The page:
My take away: spend the money on art! Stop agonizing over it! (I mostly listen to this.)

Covers must convey genre and concept, not story.
Authors fall down when they try to design a cover that tells the story of their book. That's what the blurb is for! Covers convey genre, set tone, and sell the concept of the story on an emotional level. Reader's responses to covers are almost entirely emotional/instinctual. You have to heed that response, no matter how "accurate" you may think your cover represents what's inside.
This says: Contemporary Romance
This is my friend Leigh's book. It's awesome. Go buy it.

This says: Cool Science Fiction
This is my friend Lee's book. It is also awesome Go buy it.

This is some gorgeous art, and I almost spent a bunch on acquiring it for the cover for my east-indian, steampunk fantasy romance novel. Why didn't I? East-indian? Check! Steampunk? Check! Fantasy Romance... not so much. I was missing a key genre in the cover, so no matter how beautiful (it is! look at it!), I decided I had to pass.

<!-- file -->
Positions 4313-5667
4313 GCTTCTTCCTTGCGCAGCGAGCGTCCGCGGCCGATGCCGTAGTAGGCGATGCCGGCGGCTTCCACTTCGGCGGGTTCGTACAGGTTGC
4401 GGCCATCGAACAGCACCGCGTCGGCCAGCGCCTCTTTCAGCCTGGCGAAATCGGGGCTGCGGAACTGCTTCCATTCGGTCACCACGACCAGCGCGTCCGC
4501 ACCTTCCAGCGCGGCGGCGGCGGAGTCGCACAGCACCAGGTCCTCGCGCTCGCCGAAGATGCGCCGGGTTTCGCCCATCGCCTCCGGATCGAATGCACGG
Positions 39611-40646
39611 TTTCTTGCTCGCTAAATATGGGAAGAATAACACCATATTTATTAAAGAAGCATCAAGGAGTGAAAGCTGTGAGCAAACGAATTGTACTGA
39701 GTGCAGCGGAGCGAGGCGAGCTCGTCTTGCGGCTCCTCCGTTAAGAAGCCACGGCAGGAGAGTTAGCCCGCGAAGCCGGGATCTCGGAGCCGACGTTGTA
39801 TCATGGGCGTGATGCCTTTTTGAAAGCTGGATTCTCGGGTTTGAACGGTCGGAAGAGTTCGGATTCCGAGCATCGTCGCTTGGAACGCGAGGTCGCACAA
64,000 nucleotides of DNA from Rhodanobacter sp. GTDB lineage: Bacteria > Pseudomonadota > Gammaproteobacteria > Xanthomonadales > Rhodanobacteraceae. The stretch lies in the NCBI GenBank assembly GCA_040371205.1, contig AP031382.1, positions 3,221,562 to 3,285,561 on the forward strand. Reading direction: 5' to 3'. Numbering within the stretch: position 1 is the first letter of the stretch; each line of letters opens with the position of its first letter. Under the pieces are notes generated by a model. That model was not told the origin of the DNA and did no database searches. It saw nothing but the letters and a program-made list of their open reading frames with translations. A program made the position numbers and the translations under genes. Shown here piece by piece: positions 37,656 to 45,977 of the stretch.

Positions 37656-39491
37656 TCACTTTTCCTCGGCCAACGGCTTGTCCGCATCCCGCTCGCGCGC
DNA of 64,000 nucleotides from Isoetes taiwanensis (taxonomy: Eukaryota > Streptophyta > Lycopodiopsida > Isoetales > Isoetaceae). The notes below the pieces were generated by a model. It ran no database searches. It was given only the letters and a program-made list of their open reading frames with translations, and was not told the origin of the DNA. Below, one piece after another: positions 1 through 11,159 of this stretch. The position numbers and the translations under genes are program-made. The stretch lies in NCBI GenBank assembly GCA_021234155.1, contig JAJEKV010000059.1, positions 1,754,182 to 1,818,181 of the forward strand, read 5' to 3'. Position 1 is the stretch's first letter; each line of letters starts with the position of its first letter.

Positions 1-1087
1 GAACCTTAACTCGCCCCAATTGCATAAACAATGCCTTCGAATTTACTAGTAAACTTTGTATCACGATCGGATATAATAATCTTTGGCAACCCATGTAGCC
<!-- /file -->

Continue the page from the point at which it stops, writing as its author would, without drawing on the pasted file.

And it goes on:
My take away: Spend time thinking about the concept/genre you're trying to convey with your cover as much as how you would like to portray the story or what stock art/artist/artwork you would like to use for it.

Get A Professional to Help
I try to get my ideas together first for a cover. I look at top 100 bestsellers. I think about concept/genre. I troll stock art sites and download scads of images to peruse. But in the end, I go to my cover designer and ask for help. Creatively collaborating with an artist to bring your vision of a cover to life? That's the part I like! And the cover designer will have fantastic ideas about how to draw the audience into the image itself, how to make it shine, and how to make it look professional.